Landmark Group and HSBC debut dual-platform blockchain deal
Dubai-based Landmark Group and HSBC have completed a transaction that connects two independently-built blockchain platforms.
It also marks a major step forward in the Middle East’s retail industry adopting blockchain.
The transaction involved a shipment from Bee Dee Industries in Hong Kong to Babyshop, Landmark Group’s family retail brand in the United Arab Emirates (UAE). A Letter of Credit was issued by HSBC using the Voltron platform and Landmark Group’s initiated ReChainME platform enabled seamless connectivity with its logistics partners at both ends of a key trading corridor.
Voltron is a distributed ledger trade finance platform which digitises the Letter of Credit (LC) process from application through to document presentation.
HSBC has previously facilitated four major LC transactions with this technology across its global network, but this is the first time Voltron has been connected to a complementary blockchain platform, and the first time Voltron has been used to issue a LC between the UAE and Hong Kong.
ReChainME is a permissioned blockchain platform initiated by Landmark Group. It ensures seamless connection amongst key participants involved in the transaction, resulting in greater transparency and accountability.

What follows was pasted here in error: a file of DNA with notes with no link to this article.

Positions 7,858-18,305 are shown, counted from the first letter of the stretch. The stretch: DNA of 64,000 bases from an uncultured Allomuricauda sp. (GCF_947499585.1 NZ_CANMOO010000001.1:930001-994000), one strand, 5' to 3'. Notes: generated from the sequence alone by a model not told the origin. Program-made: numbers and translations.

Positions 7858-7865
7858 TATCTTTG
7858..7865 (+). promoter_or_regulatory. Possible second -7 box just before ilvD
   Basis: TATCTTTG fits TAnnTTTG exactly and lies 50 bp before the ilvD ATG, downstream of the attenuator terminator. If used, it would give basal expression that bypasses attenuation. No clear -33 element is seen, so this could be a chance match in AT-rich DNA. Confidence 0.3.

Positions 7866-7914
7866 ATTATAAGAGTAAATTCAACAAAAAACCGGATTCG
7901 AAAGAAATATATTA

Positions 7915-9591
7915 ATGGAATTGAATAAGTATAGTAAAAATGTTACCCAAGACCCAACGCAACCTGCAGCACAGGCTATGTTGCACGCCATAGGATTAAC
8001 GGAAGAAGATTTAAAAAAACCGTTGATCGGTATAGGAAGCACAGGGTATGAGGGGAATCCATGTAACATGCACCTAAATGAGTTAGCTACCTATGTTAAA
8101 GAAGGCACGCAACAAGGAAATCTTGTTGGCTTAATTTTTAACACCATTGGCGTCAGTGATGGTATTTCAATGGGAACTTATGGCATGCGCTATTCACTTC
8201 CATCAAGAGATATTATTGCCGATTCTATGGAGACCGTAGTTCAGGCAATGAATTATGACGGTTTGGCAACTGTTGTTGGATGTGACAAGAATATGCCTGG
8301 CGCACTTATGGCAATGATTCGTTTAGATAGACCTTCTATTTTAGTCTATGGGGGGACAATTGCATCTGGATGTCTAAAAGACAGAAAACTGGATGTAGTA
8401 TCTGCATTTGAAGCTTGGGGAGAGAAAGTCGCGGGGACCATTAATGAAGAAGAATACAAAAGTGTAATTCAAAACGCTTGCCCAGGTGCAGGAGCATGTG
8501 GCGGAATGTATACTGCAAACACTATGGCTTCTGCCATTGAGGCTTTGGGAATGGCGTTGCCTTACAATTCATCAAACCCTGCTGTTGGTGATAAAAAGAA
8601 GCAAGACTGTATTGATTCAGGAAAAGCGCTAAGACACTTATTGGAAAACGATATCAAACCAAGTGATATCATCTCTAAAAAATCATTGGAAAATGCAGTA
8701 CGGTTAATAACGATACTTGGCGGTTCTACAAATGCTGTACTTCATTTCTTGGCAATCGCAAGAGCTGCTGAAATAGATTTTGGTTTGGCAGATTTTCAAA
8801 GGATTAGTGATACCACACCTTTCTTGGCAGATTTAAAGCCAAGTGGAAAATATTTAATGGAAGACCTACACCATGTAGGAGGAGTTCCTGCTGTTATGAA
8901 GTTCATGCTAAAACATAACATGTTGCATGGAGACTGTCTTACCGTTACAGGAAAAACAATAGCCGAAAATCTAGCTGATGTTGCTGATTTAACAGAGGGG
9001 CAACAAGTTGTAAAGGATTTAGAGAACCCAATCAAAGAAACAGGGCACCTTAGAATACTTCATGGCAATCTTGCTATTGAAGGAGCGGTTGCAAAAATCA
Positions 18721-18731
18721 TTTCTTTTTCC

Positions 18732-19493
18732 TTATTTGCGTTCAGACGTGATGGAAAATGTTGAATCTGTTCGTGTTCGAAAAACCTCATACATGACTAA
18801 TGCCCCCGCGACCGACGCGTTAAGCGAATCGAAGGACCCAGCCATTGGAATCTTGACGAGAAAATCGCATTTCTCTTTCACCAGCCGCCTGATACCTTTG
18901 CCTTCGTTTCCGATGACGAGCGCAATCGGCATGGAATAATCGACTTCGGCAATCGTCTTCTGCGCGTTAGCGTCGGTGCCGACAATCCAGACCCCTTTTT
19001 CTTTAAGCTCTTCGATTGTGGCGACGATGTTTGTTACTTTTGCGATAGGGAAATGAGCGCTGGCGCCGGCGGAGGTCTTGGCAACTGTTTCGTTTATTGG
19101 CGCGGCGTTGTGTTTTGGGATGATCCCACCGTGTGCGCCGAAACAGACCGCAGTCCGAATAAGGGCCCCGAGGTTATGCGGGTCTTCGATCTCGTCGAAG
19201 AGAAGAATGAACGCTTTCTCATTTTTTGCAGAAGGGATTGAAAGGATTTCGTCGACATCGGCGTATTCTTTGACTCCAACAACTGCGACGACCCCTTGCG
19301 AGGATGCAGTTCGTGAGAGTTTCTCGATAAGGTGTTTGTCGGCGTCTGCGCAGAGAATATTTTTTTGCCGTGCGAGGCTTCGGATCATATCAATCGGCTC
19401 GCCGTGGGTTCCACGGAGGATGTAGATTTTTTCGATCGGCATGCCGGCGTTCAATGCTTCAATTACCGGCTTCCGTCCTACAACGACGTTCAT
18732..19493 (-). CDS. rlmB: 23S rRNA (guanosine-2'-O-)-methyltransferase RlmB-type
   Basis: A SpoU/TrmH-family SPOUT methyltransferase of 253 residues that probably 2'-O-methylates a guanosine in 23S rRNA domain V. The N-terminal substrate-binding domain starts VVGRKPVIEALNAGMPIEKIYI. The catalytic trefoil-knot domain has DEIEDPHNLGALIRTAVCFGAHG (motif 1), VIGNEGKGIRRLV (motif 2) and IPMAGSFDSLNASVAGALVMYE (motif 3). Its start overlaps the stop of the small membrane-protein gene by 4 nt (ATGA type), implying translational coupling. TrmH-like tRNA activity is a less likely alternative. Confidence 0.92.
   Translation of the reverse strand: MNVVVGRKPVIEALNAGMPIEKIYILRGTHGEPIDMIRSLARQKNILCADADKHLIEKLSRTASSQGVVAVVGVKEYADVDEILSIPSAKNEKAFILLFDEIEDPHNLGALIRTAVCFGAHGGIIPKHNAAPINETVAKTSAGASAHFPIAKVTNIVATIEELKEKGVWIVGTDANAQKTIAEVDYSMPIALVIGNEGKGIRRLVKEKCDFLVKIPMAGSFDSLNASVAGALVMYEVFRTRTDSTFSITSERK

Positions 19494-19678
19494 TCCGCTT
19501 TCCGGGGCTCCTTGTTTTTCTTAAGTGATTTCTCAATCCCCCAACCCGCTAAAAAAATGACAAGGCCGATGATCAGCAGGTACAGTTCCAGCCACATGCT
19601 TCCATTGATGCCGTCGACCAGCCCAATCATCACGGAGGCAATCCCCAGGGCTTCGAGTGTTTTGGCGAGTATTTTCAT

Rajesh Garg, Group Chief Financial Officer, Landmark Group, says: “We saw the promise of blockchain technology and embarked on the journey. This is a huge milestone for us at Landmark Group.”
“We have seen several advancements in digitising trade, each with their own specialist network for secure communication, resulting in disparate ‘digital islands’. The challenge lies in connecting these digital islands to create a cohesive network, and this is where blockchain comes in. Being able to connect two complementary blockchain platforms is a significant milestone in the development of this technology. It also speaks to the dynamism and interoperability of Voltron,” says Sunil Veetil, Regional Head of Trade at HSBC Middle East, North Africa and Turkey.
Key participants along the logistical supply chain could view documents and track progress of the shipment in real-time, which reduces the overall time to complete the transaction by up to 12 days – a 40% reduction.
It also helped reduce the need for paper, as retail supply chains typically involve large numbers of paper documents that are screened and updated at multiple touch-points.